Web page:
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You are here: MacNN Forums > Hardware - Troubleshooting and Discussion > Consumer Hardware & Components > Wifi extenders do they work?

Wifi extenders do they work?
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jeff k
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Mar 4, 2015, 12:18 AM
 
Just bought a netgear, had to return, could never get it to work. Then bought D-link, works, but my speed test show it slower than when I'm not on the extended network. Puzzled.
     
P
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Mar 6, 2015, 09:05 AM
 
It will be slower by design. It uses the available bandwidth twice, so speeds should drop in half, roughly.

Personally I have never been very successful with Wifi extenders. A more powerful network router has worked better for me.
The new Mac Pro has up to 30 MB of cache inside the processor itself. That's more than the HD in my first Mac. Somehow I'm still running out of space.
     
mooblie
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Mar 6, 2015, 10:10 AM
 
Originally Posted by P View Post
....A more powerful network router has worked better for me....
...or powerline adapters for me (by Devolo to be precise).
Martin in the Scottish Highlands
     
Mike Wuerthele
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Mar 6, 2015, 10:58 AM
 
I like an Airport Express or second router connected through bridge mode with access coming from wired. I've got a pair of fifth-gen Airport Extremes serving N throughout the house, and a AC network as well.

More powerful router works too.
     
turtle777
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Mar 6, 2015, 02:42 PM
 
Extenders don't mix & match well.
The key to success is buying from the same vendor, and devices that are designe dfor each other.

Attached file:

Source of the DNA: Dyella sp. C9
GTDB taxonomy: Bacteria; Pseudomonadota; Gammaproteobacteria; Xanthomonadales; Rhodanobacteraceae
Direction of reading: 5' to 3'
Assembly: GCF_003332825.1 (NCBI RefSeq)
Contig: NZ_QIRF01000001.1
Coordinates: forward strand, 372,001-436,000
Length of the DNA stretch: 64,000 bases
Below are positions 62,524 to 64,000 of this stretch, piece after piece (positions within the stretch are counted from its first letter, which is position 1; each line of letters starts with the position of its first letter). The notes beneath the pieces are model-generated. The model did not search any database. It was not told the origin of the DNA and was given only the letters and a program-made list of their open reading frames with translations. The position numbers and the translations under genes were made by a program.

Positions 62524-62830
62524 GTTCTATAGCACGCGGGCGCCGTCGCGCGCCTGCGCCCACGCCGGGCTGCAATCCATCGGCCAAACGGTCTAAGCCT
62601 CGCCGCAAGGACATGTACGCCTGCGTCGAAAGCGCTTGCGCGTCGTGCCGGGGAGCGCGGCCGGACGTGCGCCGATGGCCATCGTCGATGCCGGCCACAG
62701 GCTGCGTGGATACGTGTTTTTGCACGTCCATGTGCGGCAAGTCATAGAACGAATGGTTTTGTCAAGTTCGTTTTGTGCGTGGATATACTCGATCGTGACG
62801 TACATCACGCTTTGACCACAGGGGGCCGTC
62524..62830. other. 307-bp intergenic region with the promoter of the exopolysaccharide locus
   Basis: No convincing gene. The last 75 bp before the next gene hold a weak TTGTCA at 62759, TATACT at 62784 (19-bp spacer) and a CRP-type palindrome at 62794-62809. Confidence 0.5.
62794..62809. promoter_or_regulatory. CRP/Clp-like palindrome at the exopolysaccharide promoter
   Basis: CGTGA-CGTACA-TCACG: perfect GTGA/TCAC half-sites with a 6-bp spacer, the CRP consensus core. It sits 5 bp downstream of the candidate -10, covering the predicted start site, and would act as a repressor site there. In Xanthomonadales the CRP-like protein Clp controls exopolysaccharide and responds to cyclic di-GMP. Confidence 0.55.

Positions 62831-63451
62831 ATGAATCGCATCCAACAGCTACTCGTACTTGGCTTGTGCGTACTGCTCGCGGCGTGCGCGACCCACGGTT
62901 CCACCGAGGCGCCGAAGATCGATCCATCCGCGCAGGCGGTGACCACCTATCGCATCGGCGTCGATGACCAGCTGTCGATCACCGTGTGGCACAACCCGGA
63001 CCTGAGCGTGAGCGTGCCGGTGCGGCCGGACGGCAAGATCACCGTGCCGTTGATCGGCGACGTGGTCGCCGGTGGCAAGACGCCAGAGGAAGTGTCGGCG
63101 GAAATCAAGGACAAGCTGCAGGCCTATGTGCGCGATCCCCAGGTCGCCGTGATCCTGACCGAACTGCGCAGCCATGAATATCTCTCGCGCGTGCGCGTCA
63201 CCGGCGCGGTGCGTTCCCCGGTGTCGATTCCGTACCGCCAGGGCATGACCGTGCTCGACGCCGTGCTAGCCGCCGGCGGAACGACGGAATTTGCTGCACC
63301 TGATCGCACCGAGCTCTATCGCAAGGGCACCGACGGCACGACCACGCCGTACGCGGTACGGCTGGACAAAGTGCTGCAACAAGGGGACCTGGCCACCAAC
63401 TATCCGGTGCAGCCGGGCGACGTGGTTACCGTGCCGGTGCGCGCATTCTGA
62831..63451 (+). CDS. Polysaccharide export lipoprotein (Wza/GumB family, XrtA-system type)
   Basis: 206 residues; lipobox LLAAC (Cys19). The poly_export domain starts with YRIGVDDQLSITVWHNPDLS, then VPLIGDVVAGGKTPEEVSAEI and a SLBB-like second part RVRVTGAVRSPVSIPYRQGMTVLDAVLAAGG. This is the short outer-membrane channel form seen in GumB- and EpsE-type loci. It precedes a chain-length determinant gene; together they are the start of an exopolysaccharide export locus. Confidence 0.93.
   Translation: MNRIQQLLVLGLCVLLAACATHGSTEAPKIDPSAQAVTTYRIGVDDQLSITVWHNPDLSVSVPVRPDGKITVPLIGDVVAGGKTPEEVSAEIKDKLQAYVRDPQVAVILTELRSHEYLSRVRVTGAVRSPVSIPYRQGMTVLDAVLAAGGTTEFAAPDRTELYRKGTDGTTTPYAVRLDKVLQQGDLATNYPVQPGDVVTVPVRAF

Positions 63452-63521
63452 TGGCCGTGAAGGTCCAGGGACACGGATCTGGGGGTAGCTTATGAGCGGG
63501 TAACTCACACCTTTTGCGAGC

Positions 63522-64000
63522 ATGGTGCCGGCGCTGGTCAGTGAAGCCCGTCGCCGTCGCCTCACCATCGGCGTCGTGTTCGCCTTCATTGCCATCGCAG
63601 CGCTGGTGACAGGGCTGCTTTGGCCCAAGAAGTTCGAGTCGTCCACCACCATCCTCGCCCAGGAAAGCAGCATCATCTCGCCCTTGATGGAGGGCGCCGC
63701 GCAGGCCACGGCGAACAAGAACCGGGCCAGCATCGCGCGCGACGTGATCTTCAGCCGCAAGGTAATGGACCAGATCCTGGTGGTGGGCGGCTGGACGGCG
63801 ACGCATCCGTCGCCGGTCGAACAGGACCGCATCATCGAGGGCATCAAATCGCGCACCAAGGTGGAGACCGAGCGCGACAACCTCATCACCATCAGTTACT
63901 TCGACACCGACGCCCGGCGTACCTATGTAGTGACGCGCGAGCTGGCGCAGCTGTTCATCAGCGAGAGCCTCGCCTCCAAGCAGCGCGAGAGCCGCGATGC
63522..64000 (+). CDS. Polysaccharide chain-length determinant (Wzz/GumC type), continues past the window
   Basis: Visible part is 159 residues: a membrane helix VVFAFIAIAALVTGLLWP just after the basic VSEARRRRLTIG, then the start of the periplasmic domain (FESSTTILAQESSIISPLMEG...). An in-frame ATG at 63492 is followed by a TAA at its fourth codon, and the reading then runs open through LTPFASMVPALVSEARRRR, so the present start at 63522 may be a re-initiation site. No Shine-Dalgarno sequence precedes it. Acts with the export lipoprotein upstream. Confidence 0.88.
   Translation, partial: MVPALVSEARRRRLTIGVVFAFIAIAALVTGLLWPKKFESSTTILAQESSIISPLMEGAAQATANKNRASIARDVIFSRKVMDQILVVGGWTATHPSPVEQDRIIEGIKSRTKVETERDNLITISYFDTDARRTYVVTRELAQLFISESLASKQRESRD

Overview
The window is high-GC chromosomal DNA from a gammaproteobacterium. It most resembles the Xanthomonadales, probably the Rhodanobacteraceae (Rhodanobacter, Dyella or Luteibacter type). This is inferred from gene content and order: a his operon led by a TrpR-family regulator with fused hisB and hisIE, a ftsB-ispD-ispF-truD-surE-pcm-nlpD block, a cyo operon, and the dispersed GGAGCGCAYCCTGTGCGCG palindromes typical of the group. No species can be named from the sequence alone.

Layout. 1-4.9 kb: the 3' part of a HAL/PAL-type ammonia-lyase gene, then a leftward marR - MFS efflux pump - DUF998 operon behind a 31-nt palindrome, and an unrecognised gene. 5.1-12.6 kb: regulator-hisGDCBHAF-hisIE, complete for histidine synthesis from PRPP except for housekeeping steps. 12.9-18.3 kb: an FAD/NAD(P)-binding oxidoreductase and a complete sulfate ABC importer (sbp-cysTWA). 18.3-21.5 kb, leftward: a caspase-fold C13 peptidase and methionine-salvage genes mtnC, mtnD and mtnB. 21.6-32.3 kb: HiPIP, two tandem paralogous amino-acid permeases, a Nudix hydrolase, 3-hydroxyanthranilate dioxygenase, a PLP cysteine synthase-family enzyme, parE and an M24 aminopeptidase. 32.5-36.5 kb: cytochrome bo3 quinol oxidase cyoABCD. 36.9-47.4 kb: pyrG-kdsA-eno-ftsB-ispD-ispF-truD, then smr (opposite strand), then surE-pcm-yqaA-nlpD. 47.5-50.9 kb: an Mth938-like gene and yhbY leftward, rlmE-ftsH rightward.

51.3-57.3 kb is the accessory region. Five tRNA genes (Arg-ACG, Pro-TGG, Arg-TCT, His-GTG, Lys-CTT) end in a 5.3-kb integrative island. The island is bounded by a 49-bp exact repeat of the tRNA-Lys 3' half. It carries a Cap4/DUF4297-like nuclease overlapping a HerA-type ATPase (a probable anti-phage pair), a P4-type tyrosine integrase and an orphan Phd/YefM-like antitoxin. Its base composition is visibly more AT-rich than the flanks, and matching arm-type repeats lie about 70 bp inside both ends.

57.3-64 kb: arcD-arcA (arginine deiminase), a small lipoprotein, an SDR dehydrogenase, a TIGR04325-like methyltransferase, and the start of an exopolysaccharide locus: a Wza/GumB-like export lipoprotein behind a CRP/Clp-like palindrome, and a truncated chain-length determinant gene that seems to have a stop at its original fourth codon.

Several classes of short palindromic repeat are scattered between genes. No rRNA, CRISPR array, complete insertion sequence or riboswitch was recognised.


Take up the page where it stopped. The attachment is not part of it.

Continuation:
Only then you have a decent chance of it working.

-t
     
jeff k  (op)
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Mar 6, 2015, 03:13 PM
 
Thanks guys, well I had Apple Extreme and it's extender before, but am now forced to be with ATT. (combo router/ modem)

That being said.

I cut the Time Warner cord, and now watch TV on the web. Hulu or direct shows.

So freezing, not total freeze, but sometimes, I'm watching and the show stalls, then moves, then stalls, super annoying.

Then I run a speed test, and sometimes it says 2mbs (poor), yet other times is says 18mbs, which is a good speed.

Anything I can do? Or maybe not? I'm not sure even how to measure what is going on or if one can...
     
Thorzdad
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Mar 10, 2015, 03:41 PM
 
ATT? That's DSL, which is much more vulnerable to slow-downs for various reasons.
There's probably little you can do, especially if you don't have access to any other high-speed service. There's probably a bit of text in your contract that says "up to X-Mbs" which covers their butts in times of slow service.
     
rose61
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Mar 17, 2015, 03:25 AM
 
Airport Express or second router connected through bridge mode with access coming from wired.





_________________________________
Usman
( Last edited by rose61; Feb 28, 2018 at 06:43 AM. )
:*RosE*:
     
cgc
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Mar 17, 2015, 08:59 AM
 
Originally Posted by Thorzdad View Post
ATT? That's DSL, which is much more vulnerable to slow-downs for various reasons.
There's probably little you can do, especially if you don't have access to any other high-speed service. There's probably a bit of text in your contract that says "up to X-Mbs" which covers their butts in times of slow service.
Actually you're thinking about cable internet providers who provide a pool of data to a small region (their coaxial cabling and fiber runs to numerous homes while DSL uses phone lines are go from the TELCO's Central Office straight to the users' homes). DSL is generally slower than cable but the throughput is more consistent vs cable's peaks and valleys.
"Like a midget at a urinal, I was going to have to stay on my toes." Frank Drebin, Naked Gun 33 1/3: The Final Insult
     
abbaZaba
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Mar 18, 2015, 03:21 PM
 
Extenders are crap.

1) You're extending a signal on the edge of the main AP's range and often times the extender only has one radio, so in perfect-world-lab-case scenarios you'd only ever get half the speed of the already weak signal.

2) The extended network is often times the same channel as the main network which causes interference.

Extenders are crap.
     
   
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